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klasaine
post Jan 2 2013, 08:03 AM
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I'll second what Gabriel just mentioned.
A Marshall will definitely get you into darker/bassier territory.

*The low end thing is partly a function of the speaker(s) and cabinet. As a general rule, the bigger the cab and with at least two 12 inch speakers (or 4x10" or one 15") you will be able to get significant low end. Think about the 'thump' of a 4x12" Marshall cab.

Orange and Ampeg amps are also of the 'darker' variety and vintage Ampegs are still reasonably priced.

Choosing and then 'playing' an amp is as equally complex (and fascinating) as playing guitar.



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Cosmin Lupu
post Jan 2 2013, 10:38 AM
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Hmmm, I don't have enough experience with bluesy amps and especially with Fender amps, but one very, very important question would be: What sort of a budget do you have in mind? smile.gif


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Sone
post Jan 2 2013, 01:10 PM
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Thanks guys, I really appreciate that! Well, in my country (Serbia), I can find used Fender Twin Reverb (in good state) for 700e, 800e. That is okey with me, because I really want to find some amp that will serve me for long years, and I will be satisfied.. smile.gif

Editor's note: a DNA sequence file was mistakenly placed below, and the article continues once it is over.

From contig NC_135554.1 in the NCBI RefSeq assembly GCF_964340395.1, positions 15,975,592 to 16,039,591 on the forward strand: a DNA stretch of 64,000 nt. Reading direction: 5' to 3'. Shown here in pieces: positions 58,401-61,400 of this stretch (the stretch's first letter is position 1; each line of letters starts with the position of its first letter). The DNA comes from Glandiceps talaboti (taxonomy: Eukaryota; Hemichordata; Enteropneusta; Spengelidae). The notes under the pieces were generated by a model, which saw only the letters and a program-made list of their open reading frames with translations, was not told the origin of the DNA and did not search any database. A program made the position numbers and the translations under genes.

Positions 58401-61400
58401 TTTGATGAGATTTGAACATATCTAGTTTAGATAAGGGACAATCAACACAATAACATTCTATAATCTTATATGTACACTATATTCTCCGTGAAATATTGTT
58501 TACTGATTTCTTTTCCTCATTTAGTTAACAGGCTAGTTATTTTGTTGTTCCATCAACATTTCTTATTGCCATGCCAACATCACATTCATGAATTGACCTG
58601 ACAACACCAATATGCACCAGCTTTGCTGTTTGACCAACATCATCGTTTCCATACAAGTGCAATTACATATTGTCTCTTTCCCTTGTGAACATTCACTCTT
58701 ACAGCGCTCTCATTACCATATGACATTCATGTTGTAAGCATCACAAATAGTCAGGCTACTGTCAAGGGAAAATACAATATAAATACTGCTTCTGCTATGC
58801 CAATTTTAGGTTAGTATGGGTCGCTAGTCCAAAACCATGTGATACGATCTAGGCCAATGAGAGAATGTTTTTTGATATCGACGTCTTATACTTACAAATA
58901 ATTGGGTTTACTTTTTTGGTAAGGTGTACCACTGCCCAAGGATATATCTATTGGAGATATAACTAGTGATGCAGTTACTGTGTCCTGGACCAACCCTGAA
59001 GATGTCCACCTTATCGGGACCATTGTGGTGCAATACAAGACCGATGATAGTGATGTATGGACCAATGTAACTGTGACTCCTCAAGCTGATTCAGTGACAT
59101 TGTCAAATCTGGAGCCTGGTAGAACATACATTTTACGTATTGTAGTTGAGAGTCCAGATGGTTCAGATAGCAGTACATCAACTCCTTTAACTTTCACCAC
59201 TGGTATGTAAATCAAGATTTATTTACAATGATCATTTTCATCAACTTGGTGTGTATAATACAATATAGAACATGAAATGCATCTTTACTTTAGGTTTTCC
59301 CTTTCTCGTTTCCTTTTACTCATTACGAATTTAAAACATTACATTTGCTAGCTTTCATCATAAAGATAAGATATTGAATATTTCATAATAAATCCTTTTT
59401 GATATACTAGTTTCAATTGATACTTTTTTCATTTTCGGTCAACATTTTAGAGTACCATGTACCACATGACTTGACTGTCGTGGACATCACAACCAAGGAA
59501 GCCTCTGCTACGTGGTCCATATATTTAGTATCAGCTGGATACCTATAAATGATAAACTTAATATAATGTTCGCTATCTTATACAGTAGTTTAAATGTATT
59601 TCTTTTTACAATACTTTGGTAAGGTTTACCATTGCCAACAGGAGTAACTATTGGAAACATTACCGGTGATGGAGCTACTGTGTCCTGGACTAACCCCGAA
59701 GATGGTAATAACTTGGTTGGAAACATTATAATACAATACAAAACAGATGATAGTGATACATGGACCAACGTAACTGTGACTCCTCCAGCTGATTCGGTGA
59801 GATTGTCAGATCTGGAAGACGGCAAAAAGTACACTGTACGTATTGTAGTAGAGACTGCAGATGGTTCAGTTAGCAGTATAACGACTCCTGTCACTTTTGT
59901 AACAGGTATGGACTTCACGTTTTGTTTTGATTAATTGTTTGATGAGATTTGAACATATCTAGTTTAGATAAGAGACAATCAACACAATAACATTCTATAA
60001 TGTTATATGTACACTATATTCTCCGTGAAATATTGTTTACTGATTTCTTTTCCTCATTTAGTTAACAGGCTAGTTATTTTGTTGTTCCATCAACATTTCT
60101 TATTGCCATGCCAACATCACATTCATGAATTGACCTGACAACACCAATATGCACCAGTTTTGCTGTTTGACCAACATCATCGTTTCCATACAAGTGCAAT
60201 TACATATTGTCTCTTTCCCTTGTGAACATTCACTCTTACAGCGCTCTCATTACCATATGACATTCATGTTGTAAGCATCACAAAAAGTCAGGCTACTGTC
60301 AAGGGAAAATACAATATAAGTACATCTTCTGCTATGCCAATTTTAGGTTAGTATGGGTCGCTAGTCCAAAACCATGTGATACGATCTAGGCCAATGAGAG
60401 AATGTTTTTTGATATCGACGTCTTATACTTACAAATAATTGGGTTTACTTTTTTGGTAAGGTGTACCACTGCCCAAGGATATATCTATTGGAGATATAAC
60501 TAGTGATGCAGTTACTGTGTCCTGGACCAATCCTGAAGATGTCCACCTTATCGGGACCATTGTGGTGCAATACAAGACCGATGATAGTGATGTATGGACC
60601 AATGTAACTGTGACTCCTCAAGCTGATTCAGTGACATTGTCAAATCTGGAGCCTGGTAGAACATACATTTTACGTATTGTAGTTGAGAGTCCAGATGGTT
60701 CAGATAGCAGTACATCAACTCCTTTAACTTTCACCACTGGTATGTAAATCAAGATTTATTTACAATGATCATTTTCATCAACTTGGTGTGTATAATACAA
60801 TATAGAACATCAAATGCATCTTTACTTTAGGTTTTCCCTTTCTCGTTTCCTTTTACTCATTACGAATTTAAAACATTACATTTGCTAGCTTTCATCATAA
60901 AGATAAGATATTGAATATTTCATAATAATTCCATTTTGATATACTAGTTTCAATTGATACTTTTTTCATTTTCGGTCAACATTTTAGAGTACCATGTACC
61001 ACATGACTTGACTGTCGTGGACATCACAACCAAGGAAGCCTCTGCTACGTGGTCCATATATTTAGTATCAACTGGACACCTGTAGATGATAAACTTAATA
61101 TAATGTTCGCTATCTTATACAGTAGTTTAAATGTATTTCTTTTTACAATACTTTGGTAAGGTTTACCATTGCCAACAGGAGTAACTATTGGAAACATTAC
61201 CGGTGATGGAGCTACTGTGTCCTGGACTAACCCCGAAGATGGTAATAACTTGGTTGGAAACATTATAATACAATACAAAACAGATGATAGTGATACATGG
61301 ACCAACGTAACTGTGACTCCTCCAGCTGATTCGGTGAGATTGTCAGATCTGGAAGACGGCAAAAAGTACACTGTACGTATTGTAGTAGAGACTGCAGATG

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Gabriel Leopardi
post Jan 2 2013, 01:33 PM
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QUOTE (Sone @ Jan 2 2013, 09:10 AM) *
Thanks guys, I really appreciate that! Well, in my country (Serbia), I can find used Fender Twin Reverb (in good state) for 700e, 800e. That is okey with me, because I really want to find some amp that will serve me for long years, and I will be satisfied.. smile.gif



That sounds good. Remember to try it first. The good side about buying an used one is that you don't lose money if you decide to sell it after some months of use because you are not 100% satisfied with the tone.


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Cosmin Lupu
post Jan 2 2013, 02:40 PM